The Intellectual Construction of America: Exceptionalism and Identity From 1492 to 1800

The Intellectual Construction of America: Exceptionalism and Identity From 1492 to 1800

by Jack P. Greene
     
 

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Jack Greene explores the changing definitions of America from the time of Europe's first contact with the New World through the establishment of the American republic. Challenging historians who have argued that colonial American societies differed little from those of early modern Europe, he shows that virtually all contemporary observers emphasized the

Overview

Jack Greene explores the changing definitions of America from the time of Europe's first contact with the New World through the establishment of the American republic. Challenging historians who have argued that colonial American societies differed little from those of early modern Europe, he shows that virtually all contemporary observers emphasized the distinctiveness of the new worlds being created in America. Rarely considering the high costs paid by Amerindians and Africans in the construction of those worlds, they cited the British North American colonies as evidence that America was for free people a place of exceptional opportunities for individual betterment and was therefore fundamentally different from the Old World. Greene suggests that this concept of American societies as exceptional was a central component in their emerging identity. The success of the American Revolution helped subordinate Americans' long-standing sense of cultural inferiority to a more positive sense of collective self that sharpened and intensified the concept of American exceptionalism.

Editorial Reviews

Booknews
Though historians argue that the colonial settlements in North America differed little from those of contemporary Europeans, says Greene (humanities, Johns Hopkins U.), the settlers themselves consistently emphasized the distinctiveness of America. Their view of the new land was generally affirmative, but they felt culturally inferior to Europe. He also shows how this attitude required dehumanizing both native Americans and Africans. Annotation c. Book News, Inc., Portland, OR (booknews.com)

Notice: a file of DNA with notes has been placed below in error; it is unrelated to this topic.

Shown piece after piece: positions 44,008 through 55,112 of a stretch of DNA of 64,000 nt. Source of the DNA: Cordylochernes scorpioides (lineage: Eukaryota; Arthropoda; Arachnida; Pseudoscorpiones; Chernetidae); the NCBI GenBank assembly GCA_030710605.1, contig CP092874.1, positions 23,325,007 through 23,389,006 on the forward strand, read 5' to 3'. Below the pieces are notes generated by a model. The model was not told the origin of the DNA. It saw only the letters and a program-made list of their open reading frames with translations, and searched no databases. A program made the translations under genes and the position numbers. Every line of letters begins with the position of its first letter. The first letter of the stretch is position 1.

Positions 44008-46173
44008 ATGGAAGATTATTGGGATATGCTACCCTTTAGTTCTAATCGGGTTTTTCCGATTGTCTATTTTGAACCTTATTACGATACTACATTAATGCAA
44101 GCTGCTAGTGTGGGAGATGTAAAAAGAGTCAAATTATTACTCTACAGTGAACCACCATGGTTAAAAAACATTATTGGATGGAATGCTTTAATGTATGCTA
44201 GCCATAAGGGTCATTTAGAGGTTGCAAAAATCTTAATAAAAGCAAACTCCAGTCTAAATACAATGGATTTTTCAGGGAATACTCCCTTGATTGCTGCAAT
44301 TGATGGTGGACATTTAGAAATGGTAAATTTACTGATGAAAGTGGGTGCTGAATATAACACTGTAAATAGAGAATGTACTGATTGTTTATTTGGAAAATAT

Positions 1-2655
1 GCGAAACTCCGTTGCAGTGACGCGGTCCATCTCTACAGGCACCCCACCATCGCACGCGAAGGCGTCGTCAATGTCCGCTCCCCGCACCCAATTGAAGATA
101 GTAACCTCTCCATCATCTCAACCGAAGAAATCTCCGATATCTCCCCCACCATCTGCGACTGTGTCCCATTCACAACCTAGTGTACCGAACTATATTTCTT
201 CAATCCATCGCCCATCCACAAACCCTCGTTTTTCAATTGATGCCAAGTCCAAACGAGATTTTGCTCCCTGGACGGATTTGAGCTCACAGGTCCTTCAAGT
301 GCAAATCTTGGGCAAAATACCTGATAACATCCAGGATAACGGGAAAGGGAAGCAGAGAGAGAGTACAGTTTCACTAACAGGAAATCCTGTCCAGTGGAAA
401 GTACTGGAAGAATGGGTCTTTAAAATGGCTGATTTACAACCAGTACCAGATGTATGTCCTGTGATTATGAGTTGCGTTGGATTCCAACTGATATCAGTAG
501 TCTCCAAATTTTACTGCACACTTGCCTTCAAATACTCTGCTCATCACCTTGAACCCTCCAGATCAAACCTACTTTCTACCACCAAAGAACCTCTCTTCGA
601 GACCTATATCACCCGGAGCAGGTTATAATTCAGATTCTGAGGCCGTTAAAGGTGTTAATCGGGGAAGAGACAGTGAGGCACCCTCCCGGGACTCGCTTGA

From the Publisher
[An] exceptional book.

Canadian Review of Studies in Nationalism

This book will compel scholars to rethink the issue of exceptionalism and likely will give the idea new life.

Richard L. Bushman, Columbia University

[Reminds] us of the ways in which contemporaries identified America as an exceptional place promising opportunity unattainable [in Europe].

Journal of Southern History

This beautifully produced volume is topical, readable and provocative.

American Studies

This is a beautifully presented work, with well-chosen illustrations that are contemporary to the points being made in the text.

Virginia Magazine of History and Biography

Product Details

ISBN-13:
9780807861776
Publisher:
The University of North Carolina Press
Publication date:
11/09/2000
Sold by:
Barnes & Noble
Format:
NOOK Book
Pages:
228
File size:
7 MB

Meet the Author

Jack P. Greene is Andrew W. Mellon Professor in the Humanities at The Johns Hopkins University. He is author of several books, including Pursuits of Happiness: The Social Development of Early Modern British Colonies and the Formation of American Culture.

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